After eight years, Baltimore’s Dope Body ended their run abruptly this past spring with two shows in town at the Metro Gallery and Floristree, announced just a couple of weeks in advance. They left behind four LPs, a handful of singles and cassettes, and a strange reputation as “Baltimore’s nu-metal band.” I heard that a lot in the last four years, ever since their second full-length record Natural History came out. I never saw it—it was a tag that felt desperate and superficial, something based on their look or guitar tone. So silly. Dope Body was indebted to classic rock more than anything, and after the noisier 20 Pound Brick and Nupping, that’s where they landed for a while, before ending on a twisted note with Kunk, their last and best album. It reminds me the most of 20 Pound Brick and their early shows as a three-piece: Zachary Utz on bass, David Jacober on drums, and Andrew Laumann singing (John Jones later joined on bass, and Utz switched to guitar).
That era of the band invited automatic comparisons to the only other drums/bass/vox band in Baltimore, Double Dagger, who were always funnier and more jubilant. Dope Body was just as powerful but much darker and intense, with an equally impressive arsenal of hooks. The members have moved on quickly: Laumann continues his career as a visual artist, Jones has an excellent new LP under the name Nerftoss called Maiden Powers (Ehse Records), and Utz and Jacober have started a new band with Lexie Mountain singing called Scroll Downers. Their debut LP Hot Winter is out now, also on Ehse.
Classic rock riffs and sensibilities pop up once again. Jacober and Utz are two of the best players in Baltimore, and Utz is one of the best guitar players in Baltimore, both a consummate shredder and a skilled deconstructionist—as soon as he switched to the guitar in Dope Body, he brought along a whole army of pedals, loopers, and software. To me, it was always a marriage of finely sculpted texture and raw riffing. Hot Winter continues this, with Utz utilizing familiar and somewhat rote rock chord progressions but elevating them with a detailed take on production and tone, sort of like a heavy metal Lindsey Buckingham. The arrangement and layers upon layers of guitars on songs like “I Want to Believe” and “Runnin N Bossin” remind me of Mirage-era Fleetwood Mac, a wall of sound that isn’t made up of double and triple tracks of the same thing. Dozens of discrete elements, that might mean nothing on their own, add up to this glorious Frankenstein sound that elevates a lot of otherwise boring riffs.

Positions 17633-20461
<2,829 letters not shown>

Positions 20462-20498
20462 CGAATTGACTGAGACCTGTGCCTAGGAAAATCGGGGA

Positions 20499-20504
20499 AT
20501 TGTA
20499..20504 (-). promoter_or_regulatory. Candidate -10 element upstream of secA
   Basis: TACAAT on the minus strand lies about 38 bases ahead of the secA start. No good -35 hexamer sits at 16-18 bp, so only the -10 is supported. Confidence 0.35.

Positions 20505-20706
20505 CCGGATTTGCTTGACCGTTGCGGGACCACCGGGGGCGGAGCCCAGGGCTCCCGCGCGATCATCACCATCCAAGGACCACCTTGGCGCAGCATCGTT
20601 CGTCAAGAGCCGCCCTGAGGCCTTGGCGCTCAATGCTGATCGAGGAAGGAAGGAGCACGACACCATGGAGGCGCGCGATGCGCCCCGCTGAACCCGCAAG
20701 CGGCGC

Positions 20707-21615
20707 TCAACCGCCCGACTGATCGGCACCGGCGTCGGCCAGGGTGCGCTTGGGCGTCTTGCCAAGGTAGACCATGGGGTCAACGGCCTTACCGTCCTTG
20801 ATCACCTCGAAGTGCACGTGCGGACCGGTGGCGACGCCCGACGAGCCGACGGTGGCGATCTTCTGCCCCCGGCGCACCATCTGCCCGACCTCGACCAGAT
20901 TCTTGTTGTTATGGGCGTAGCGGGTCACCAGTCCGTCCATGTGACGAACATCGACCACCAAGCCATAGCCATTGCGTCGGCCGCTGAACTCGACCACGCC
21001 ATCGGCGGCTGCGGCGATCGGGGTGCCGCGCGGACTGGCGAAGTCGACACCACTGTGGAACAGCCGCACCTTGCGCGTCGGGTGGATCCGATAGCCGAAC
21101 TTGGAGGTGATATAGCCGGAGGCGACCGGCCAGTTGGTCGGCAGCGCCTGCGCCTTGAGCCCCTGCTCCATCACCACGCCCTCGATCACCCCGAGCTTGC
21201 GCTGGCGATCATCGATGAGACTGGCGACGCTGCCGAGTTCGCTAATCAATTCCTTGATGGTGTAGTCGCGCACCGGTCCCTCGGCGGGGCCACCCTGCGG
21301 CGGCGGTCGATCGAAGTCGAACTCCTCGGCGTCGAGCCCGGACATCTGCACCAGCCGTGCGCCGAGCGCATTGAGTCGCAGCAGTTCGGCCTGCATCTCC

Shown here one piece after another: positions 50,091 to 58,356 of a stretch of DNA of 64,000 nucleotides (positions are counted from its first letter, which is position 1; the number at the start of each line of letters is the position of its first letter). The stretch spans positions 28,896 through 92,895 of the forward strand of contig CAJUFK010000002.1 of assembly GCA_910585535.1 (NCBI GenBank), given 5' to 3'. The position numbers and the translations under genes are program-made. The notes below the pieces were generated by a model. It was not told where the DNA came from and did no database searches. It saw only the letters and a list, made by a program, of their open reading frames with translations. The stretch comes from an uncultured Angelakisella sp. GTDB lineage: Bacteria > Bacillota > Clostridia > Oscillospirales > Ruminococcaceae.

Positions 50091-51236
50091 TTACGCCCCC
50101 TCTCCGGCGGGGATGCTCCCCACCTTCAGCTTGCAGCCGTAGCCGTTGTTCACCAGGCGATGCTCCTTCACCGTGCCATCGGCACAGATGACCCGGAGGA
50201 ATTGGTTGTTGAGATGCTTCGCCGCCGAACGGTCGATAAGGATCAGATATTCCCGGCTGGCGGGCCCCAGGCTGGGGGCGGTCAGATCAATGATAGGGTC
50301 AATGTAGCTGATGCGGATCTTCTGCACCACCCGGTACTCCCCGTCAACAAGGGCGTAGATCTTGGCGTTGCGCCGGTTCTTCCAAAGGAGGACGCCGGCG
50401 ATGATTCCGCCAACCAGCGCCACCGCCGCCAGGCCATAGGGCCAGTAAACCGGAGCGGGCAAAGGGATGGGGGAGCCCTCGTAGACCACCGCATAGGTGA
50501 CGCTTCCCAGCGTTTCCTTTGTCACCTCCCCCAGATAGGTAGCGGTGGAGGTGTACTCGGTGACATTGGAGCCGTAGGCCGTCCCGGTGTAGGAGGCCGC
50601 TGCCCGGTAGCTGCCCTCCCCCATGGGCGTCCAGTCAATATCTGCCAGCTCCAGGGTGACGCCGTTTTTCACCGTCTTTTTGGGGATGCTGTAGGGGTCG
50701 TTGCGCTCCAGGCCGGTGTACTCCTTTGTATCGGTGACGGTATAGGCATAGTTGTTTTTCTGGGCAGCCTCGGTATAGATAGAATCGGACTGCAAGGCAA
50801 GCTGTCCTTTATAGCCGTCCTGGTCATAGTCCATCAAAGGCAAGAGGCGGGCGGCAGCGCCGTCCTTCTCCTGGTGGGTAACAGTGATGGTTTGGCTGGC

But it’s Lexie Mountain’s singing that makes Hot Winter soar. I don’t think I’ve ever heard her sing like this before—she just fucking wails, an extraordinary voice and delivery somewhere between Poly Styrene and Grace Slick. The first two songs “Two Clowns” and “Shake Off the Rays” knocked me out, the sort of straight-ahead Rock Power that puts them in a weird spot—too heavy for the Pavement clones, not heavy enough for the patch collectors. Scroll Downers, despite the brilliant and topical name, are a band out of time: they should be opening up for Hawkwind, touring arenas across America. “Shake Off the Rays” especially reminds me of Jefferson Airplane, the way Mountain bellows over pounding drums and a wall of guitars. The closest thing in time I can think of are At the Drive-In and Bear Vs. Shark, bands lumped in as “post-hardcore,” another lazy and superficial tag. Hot Winter is a righteous blast, cathartic and intense, not fun. Fuck fun: I’d rather have this kind of visceral intensity and focus than more DeMarco-descended college rock fetishists.
—Follow Nicky Smith on Twitter: @MUGGER1992